By Emmerson Campbell
The motto of the Pocket Rocket Boxing Gym in Berbice is “Winners never quit; quitters never win.”
However, unless that gym and other gyms in Berbice get better equipment it might wiser for those boxers to quit as they might simply never win.
It would be a massive understatement to say that the sport of boxing in the Ancient County is in dire need of a shot in the arm.
However those are the exact sentiments shared by the head coaches of the four boxing gyms in Berbice.
Orlon Rogers, Gregory Cort, Abid Ali and Al Thomas, head coaches of Pocket Rocket boxing gym (PRBG), Rose Hall Jammers (RHJ), Central New Amsterdam (CNA) and Tiger Eye (TE) respectively believe that more should be done for the development of the sport in the county.
All four coaches opine that, apart from the individual problems each gym faces, the major bug bear is the lack of a boxing ring in the entire Berbice.
It is somewhat difficult to imagine that the sport that won Guyana its solitary Olympic medal to date is not given the kind of attention it deserves. Furthermore, it is even more difficult to imagine that the entire county of Berbice, has no boxing ring for its boxers to hone their skills.
In addition to the lack of a boxing ring, the boxers in the Ancient County are at a disadvantage as there is a lack of proper facilities, boxing equipment and gears at their disposal.
Stabroek Sport visited the gyms to get an insight on the equipment used and to highlight some of difficulties faced by the coaches and their boxers in Berbice.
In Berbice there are basketball courts, multiple cricket grounds, football grounds and horse racing tracks but not a single boxing ring, a major low blow for the sport, the coaches contend.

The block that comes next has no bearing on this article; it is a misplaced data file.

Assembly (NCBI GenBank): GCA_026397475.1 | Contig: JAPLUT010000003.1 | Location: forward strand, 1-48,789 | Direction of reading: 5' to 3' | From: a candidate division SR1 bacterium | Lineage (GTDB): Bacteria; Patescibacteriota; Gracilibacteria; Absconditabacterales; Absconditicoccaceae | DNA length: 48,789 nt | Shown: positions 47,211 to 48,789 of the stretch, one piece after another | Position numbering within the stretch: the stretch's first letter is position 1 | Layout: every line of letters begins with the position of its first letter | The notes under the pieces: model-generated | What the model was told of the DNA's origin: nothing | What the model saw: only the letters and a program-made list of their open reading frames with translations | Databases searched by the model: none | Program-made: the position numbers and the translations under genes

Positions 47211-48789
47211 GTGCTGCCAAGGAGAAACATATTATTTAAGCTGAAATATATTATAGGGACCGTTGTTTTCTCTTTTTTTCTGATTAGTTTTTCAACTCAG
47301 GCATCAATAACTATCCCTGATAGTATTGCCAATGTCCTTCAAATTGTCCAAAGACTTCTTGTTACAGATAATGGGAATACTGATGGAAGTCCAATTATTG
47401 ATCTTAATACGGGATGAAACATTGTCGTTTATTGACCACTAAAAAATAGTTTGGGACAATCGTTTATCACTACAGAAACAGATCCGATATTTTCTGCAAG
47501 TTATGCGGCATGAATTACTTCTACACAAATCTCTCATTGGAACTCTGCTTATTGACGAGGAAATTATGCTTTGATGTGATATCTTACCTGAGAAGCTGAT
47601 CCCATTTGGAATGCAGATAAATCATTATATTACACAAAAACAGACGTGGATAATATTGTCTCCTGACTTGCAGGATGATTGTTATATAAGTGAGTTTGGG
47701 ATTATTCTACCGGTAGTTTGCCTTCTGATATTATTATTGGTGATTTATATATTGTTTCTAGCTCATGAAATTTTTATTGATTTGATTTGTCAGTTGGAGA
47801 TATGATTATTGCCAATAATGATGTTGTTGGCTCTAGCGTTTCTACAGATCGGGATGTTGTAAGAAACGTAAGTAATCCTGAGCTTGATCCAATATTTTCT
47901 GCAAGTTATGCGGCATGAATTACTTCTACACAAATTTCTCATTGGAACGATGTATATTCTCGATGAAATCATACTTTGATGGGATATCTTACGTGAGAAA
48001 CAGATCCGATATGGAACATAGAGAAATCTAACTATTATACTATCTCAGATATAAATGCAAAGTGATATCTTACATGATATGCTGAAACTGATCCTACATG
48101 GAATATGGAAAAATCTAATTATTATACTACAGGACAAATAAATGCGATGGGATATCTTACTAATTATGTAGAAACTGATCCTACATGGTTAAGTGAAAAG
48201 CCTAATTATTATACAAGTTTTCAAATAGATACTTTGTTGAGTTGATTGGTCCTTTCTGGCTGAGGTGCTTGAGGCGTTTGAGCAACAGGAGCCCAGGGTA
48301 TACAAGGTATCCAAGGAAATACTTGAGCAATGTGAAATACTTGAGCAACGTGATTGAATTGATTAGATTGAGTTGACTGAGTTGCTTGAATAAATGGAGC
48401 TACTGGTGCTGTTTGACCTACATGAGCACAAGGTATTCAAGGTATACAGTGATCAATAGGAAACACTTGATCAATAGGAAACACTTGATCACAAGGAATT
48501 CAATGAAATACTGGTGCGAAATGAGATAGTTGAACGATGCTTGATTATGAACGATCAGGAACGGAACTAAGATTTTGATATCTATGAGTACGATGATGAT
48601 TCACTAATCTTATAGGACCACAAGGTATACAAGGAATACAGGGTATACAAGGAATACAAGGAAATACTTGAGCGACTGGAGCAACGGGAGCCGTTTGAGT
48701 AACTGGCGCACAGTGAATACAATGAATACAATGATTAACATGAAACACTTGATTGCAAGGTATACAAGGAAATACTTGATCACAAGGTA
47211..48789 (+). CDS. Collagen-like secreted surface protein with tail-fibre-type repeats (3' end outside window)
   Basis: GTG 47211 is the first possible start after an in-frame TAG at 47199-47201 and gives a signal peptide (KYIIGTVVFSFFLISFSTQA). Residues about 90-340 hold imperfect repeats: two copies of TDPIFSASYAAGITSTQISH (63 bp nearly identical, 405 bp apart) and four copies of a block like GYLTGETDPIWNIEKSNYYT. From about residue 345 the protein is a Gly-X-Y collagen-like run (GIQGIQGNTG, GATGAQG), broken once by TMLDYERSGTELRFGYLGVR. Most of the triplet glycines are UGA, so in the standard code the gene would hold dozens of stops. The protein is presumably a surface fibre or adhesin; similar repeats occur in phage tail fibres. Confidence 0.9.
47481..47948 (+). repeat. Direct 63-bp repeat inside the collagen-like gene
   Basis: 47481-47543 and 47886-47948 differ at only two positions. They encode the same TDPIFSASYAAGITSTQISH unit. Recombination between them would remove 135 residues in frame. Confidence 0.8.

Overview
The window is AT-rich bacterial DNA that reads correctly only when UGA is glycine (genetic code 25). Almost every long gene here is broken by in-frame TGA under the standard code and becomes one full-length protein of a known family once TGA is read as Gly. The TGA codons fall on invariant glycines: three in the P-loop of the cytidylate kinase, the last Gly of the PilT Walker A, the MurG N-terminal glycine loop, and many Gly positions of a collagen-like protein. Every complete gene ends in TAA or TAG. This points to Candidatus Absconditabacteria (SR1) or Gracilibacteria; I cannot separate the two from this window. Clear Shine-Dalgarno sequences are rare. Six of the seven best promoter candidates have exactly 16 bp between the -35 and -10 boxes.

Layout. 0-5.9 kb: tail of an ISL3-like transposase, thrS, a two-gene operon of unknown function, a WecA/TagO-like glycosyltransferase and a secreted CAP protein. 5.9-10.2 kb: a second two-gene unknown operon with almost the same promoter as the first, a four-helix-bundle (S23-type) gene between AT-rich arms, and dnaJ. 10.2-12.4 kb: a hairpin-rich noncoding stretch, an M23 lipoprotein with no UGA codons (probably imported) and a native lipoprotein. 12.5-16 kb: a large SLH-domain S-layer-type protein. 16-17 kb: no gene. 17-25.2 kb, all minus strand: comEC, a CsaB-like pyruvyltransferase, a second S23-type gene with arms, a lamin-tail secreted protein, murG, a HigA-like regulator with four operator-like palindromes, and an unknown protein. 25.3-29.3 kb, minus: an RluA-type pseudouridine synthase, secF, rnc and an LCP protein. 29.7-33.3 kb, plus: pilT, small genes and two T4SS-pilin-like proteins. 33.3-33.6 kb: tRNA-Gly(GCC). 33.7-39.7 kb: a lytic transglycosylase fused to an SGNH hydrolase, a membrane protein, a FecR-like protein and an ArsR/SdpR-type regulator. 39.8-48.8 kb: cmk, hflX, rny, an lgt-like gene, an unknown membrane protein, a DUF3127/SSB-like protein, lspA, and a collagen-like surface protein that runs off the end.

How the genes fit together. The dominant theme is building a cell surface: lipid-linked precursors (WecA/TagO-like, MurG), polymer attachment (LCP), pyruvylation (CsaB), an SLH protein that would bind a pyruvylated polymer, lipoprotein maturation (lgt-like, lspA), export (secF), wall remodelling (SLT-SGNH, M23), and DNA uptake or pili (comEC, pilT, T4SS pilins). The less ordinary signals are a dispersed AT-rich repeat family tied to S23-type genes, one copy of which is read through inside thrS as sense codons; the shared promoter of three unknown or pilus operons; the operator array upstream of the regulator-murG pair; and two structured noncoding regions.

Despite the various issues each gym faces, all four coaches agreed that they wish to see a gymnasium built in Berbice so as to help in the development of young pugilists.
The coaches all agreed that the sport of boxing especially in Berbice needs to be given more support and attention.
They added that the lack of support, sponsorship and attention is disheartening and discouraging to the boxers and themselves.
They argued that the lack of support was stifling the development of the boxers who are full of potential and have a love for the sport.
The coaches also stressed that more exposure and competitions are needed for the boxers in Berbice to improve and sharpen their craft. The coaches stated d that without competition and exposure, the development and the skills of the boxers will be stagnated as all they would be doing is just training and not competing.
The coaches collectively indicated that they coach mainly because of the love for the sport of boxing as coaching does not provide them with a livelihood. They said that funds for the gyms are raised by monies out of their pockets or money donated by some businessmen in their community. They further added that the Guyana Amateur Boxing Association (GABA) has made donations in the past. However the donations, which are welcomed are very much needed.
When asked about fundraisers, the coaches said that fundraising can be a major obstacle as well.
Thomas said that exhibition cards are planned but said the absence of referees and judges residing in Berbice cause a major problem as the expense for accommodation and meals for judges and referees